The Extreme Blue missing link

A different innovation model that attempts to avoid the mismatches between technical and business innovation services is shown in Figure 2. This model has evolved over time in the Extreme Blue programme. The central idea is simple: force interaction between technical and business innovation services at a much earlier stage, creating a more robust result. Thus, rather than having two separate courses of innovation, each with its own momentum, the routes are redirected to a combined method where the realities of one process curb the assumptions of another process. Just as the combination of iron and carbon creates steel, this combination of innovation services yields an entirely new process that is stronger than its individual components.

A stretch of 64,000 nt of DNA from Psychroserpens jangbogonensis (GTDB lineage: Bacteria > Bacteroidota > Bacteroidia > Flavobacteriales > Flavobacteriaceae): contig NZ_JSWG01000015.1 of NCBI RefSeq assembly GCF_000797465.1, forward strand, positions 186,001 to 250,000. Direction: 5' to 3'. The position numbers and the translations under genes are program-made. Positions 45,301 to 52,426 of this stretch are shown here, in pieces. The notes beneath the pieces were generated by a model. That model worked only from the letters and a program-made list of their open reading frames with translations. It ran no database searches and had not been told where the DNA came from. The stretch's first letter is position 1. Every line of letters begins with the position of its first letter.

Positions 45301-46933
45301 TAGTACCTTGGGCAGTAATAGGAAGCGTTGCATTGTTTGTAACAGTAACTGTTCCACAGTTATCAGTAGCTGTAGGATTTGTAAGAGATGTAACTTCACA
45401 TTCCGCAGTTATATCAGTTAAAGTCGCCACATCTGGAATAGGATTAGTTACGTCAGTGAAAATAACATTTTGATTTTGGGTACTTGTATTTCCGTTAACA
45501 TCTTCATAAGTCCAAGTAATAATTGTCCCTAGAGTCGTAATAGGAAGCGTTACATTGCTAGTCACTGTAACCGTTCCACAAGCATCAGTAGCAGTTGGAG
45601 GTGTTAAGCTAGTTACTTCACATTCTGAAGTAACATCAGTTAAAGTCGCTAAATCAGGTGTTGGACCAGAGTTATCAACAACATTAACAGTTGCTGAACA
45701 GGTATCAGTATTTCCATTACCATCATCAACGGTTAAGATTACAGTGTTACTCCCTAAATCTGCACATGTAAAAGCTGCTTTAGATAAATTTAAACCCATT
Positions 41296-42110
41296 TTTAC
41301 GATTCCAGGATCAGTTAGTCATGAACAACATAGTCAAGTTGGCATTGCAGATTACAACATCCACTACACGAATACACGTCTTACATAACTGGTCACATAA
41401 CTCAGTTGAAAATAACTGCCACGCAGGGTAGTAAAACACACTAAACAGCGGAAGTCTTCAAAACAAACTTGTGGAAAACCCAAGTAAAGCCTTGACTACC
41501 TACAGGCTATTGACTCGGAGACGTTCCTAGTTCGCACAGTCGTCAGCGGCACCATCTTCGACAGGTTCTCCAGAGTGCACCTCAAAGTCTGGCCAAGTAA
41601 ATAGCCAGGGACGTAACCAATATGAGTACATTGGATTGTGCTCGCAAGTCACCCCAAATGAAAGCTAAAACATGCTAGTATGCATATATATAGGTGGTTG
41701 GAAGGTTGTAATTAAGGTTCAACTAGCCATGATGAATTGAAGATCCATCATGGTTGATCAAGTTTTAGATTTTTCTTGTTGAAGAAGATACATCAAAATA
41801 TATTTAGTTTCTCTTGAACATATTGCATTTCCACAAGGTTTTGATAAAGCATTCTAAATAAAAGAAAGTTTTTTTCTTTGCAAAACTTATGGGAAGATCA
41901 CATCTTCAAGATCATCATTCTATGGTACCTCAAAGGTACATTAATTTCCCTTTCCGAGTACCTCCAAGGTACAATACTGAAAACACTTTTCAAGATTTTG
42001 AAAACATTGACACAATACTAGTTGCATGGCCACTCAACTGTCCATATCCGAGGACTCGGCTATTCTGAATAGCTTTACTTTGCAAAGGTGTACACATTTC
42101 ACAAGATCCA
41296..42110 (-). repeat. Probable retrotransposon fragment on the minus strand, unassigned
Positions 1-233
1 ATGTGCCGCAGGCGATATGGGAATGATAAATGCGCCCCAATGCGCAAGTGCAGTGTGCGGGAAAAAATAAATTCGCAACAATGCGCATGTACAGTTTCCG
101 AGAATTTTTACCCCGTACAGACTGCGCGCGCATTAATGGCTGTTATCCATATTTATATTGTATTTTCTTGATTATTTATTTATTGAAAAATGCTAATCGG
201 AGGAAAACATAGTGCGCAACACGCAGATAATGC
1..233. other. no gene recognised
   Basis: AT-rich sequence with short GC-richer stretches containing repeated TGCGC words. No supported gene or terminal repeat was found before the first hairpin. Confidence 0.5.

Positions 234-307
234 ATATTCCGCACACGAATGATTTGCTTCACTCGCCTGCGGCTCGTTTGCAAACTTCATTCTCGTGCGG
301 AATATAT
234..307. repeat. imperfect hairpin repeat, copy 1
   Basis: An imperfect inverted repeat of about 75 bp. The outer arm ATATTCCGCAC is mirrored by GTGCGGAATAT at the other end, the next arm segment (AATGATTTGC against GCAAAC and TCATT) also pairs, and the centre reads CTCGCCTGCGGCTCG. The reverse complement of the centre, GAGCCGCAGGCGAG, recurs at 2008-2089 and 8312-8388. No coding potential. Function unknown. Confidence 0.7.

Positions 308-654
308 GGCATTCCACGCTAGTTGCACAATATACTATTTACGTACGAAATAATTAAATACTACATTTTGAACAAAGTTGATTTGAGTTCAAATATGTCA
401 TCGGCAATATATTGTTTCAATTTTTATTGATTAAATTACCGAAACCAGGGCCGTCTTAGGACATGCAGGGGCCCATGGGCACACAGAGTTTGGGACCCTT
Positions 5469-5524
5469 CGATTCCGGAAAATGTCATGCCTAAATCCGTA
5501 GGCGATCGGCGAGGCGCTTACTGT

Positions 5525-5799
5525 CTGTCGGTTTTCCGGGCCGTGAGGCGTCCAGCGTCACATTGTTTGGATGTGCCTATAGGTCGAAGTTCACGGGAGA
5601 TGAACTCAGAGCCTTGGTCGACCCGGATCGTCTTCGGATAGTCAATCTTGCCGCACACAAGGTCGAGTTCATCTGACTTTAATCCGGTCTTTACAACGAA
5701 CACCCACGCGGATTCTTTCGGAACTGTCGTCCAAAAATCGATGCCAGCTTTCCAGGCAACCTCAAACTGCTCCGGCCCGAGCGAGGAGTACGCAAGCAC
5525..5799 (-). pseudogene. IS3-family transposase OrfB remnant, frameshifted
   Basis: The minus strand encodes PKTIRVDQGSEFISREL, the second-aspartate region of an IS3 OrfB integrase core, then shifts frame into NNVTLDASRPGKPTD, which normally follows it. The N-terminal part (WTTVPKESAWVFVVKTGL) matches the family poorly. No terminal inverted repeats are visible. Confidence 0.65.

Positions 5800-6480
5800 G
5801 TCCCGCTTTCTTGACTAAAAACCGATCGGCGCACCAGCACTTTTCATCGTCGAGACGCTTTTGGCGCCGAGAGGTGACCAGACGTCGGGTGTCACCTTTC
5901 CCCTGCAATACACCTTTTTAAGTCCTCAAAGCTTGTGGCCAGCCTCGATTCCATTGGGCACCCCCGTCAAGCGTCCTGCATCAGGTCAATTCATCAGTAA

The result is not merely a combination of existing innovation services, but rather a whole new kind of process. A technical innovation service, such as prototyping, requires many business assumptions even if the technical individuals involved are unaware of them. Consider, for example, the very technical task of adding features to a software program. Even at the roots of the program, assumptions must be made about how the software will interact with the ultimate end user. These decisions are as much business decisions as they are technical decisions. In a parallel sense, it is very difficult to perform constructive primary market research involving customers without showing them the actual device in question. For example, what customer, circa 1970, would have been able to answer useful questions about a potential mobile phone product without first having the opportunity to use the device? One simply cannot build something useful without customer input, just as one cannot expect good customer input without giving the customers hands-on experiences.